Deicide. Noun. The act of killing a god, or the perpetrator of such.
This death metal quartet are a band that live up to the definition of their unhallowed name. For 31 years, the fiery stalwarts have been purveyors of concise, anarchic tracks that hammer at the listener with unyielding growls, incessant percussion, mind-melting riffs and gloriously blasphemous lyrics. The impact of their aural insanity has been immeasurable and dates all the way back to their self-titled debut album, which formed an acclaimed cornerstone of Tampa, Florida’s burgeoning and now-infamous extreme metal underground of the late ‘80s and early ‘90s.
Three decades down the line, Deicide currently stand as an iconic figurehead of raw musical aggression, boasting a career that has seen them release nothing but the goriest, evilest destruction possible, with no compromise to be spoken of. Their upcoming twelfth album, Overtures of Blasphemy, continues their status as heroes of death metal’s old guard by supplying 38 minutes of no-nonsense riotousness that feel just as intense in 2018 as they would have in 1992.
To chat all about this aggressive new record, as well as Deicide’s relationship with death metal and the Devil, I got to spend some time with drummer and co-founder, Steve Asheim.
Matt Mills: “Overtures of Blasphemy is your first studio album in five years. What took you so long?!”
Steve Asheim: “It’s a good question! Technically, the last album [In the Minds of Evil] came out in very late 2013. It wasn’t quite five years, technically. I like to point that out. We could have been on time to have it out in a three-year period, but, when we were writing the tunes, they were not sitting well. I didn’t feel they were as good as they could have been and Glen [Benton, bassist/vocalist] didn’t either. So, after a while, it was like ‘Something’s gotta be done about these,’ so I took it upon myself to rearrange the songs and make them what they became.”
“Before that rearrangement, what did these new songs sound like? What was it about them that made you want to change them?”
“We tried to do a collaborative effort, get everyone into the room together and work on the songs all together. And we did that and wrote twelve or thirteen songs, but it was just kind of a mishmash of parts put together and they were just all over the map. I felt they were not cohesive ideas. They didn’t relate to each other in that sense, they were just ‘Here’s one part, here’s another part and there’s the end.’ So they were made cohesive and made to be relative.”
“Overtures… is an album that stays true to the core Deicide traits: short, heavy songs, with lots of fast-paced percussion, growls and a little bit of melody. What is it about that recipe that has made it so successful for the band over the years?”
“We don’t go out of our way to write short songs, it’s just that our songs are pretty quick: the drums are fast and the pace is pretty fast and up-tempo. We don’t have a lot of slow numbers. But I don’t think they sound short: they sound like complete songs to me. There’s one song on the record, the last one [‘Destined to Blasphemy’], that’s two-and-a-half minutes. That’s shocking to me, because I thought it was longer. It just sounds like a complete idea: it fulfilled its purpose. The idea ran its course as well as it could.”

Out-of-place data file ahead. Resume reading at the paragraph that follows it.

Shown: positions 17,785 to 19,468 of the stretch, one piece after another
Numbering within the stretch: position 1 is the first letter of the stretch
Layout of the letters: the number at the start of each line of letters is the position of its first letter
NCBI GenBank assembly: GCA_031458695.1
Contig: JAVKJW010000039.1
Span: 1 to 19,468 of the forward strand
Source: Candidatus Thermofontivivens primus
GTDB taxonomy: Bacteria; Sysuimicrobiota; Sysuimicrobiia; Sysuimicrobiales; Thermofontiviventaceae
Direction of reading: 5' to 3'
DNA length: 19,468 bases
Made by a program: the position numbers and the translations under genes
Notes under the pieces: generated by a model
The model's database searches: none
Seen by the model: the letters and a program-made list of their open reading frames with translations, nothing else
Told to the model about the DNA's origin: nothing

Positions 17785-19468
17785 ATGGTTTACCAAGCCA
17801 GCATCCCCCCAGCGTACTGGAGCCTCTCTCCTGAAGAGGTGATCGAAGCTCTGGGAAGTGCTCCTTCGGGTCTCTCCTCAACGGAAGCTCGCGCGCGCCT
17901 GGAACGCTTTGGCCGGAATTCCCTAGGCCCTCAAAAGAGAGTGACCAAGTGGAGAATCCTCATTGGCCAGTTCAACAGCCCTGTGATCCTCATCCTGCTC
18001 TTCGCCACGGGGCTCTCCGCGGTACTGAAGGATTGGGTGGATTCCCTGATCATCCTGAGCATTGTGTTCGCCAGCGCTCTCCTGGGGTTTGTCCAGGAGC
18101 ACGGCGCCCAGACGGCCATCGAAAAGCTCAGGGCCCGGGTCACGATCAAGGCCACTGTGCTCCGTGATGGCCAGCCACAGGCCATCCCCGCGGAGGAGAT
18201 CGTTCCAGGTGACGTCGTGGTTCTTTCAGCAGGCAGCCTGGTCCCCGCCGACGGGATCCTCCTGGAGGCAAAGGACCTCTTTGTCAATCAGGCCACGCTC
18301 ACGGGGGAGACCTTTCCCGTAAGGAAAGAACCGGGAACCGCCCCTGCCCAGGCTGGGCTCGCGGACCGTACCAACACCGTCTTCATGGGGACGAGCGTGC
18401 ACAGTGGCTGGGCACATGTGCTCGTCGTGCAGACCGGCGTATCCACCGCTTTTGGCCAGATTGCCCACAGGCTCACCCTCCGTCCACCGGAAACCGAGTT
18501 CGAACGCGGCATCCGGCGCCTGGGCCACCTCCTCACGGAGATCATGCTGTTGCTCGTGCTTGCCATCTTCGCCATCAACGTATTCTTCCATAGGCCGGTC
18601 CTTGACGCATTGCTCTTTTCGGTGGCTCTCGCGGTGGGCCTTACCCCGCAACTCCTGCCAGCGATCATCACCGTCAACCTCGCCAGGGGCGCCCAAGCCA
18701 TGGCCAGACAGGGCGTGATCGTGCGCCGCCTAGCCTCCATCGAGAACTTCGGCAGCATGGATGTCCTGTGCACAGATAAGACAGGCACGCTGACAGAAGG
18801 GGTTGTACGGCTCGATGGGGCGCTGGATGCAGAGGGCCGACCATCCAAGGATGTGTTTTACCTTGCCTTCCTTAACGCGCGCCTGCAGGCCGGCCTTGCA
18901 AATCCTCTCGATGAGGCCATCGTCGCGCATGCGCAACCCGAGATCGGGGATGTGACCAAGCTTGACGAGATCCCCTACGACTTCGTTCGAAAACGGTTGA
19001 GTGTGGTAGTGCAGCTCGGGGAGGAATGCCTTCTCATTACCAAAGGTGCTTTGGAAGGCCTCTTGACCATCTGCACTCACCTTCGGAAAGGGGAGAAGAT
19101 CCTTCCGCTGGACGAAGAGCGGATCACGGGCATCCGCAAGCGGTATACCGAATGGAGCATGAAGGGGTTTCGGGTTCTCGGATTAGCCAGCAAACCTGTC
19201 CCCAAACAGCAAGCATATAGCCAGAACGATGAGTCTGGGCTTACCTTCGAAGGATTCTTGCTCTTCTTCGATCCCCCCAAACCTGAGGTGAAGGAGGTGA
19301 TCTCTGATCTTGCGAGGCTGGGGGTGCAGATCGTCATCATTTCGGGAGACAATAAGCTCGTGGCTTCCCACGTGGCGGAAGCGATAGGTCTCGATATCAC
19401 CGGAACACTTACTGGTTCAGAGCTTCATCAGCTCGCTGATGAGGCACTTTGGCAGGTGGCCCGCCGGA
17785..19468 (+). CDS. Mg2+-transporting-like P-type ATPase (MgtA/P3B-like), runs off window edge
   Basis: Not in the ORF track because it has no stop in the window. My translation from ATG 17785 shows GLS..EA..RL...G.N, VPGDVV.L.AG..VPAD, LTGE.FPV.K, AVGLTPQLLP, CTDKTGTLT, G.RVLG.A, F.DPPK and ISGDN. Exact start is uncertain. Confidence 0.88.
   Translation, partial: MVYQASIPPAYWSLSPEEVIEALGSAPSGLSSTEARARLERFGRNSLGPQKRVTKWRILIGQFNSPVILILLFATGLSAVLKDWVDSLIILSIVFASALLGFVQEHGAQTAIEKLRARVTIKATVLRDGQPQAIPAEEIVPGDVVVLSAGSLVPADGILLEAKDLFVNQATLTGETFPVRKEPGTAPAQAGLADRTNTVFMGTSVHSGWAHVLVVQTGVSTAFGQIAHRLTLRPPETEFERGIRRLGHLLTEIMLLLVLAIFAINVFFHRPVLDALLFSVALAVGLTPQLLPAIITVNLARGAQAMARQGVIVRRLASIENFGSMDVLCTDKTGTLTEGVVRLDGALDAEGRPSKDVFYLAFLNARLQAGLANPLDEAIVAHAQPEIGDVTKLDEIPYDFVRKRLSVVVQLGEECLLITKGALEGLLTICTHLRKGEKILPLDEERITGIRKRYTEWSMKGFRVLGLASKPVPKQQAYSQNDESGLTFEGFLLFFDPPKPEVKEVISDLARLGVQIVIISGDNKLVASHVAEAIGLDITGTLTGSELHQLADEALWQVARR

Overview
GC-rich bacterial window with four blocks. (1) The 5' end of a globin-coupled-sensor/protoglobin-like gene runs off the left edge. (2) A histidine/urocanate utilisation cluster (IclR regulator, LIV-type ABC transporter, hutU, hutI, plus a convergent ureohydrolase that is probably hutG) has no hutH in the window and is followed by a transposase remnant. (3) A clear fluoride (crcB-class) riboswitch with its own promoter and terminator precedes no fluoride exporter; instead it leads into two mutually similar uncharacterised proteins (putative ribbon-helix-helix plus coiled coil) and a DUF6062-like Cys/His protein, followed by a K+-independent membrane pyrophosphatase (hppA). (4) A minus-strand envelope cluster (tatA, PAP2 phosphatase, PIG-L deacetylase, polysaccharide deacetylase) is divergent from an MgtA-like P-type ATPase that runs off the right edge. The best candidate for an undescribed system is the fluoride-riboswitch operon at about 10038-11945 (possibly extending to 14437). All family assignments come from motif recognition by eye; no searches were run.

“When you were making this album, did you go back to any early Deicide material for inspiration?”
“We were pretty much in the now. I haven’t listened to the old stuff in a while. I think trying to recapture that would be hard: we’re different musicians and our writing has changed somewhat. But I think we’re trying to be current and keep our ideas fresh and try not to repeat ourselves too much. But, also, we don’t want to lose our style. We definitely try to keep it relevant; we try to be as original as we can within our structure.”
“And there are hints of melody on this record in the lead guitars. When writing, was that melody something you actively strove for?”
“When we set out, I was not thinking ‘Let’s make this melodic’; I was just thinking ‘Let us make this diverse, let’s layer it and let us be skilled musicians.’ And the lead playing, I think that just comes from having skilled musicians. They are not gonna play atonally because they are smarter than that. This is a skilled musician doing his thing, not some guy barely pushing on a whammy bar. That’s the difference: we don’t set out to be melodic, we set out to be skilled.”
“There are some Satanic and anti-Christian lyrics on this record in songs like ‘Excommunicated’ and ‘Compliments of Christ’. They’re regular themes in heavy metal, so why do Satan and metal have such a good relationship?”
“They just go hand-in-hand: the darkness and the heaviness of the musical material, it’s obviously for sinners. People are going out into the dead of night to experience this, to drink and to party, to mingle and sin. The imagery, the overall malevolence of the whole thing – it’s just a natural accord.”
“I want to finish off by talking about the original Florida metal scene. Did it feel like something really special was happening while you were a part of that movement?”
“I thought it was special that there were so many bands in that area that were into writing original material. They were everywhere! Obituary, Nasty Savage, Savatage, Morbid Angel, Death, us and a lot of bands that people haven’t heard of: Nocturnus was around and there were bands and musicians everywhere doing their own thing [and] not being cover bands. Because, in most scenes, there are just cover bands everywhere! Tampa was exceptional at the time.”
Overtures of Blasphemy is out on 14th September via Century Media Records.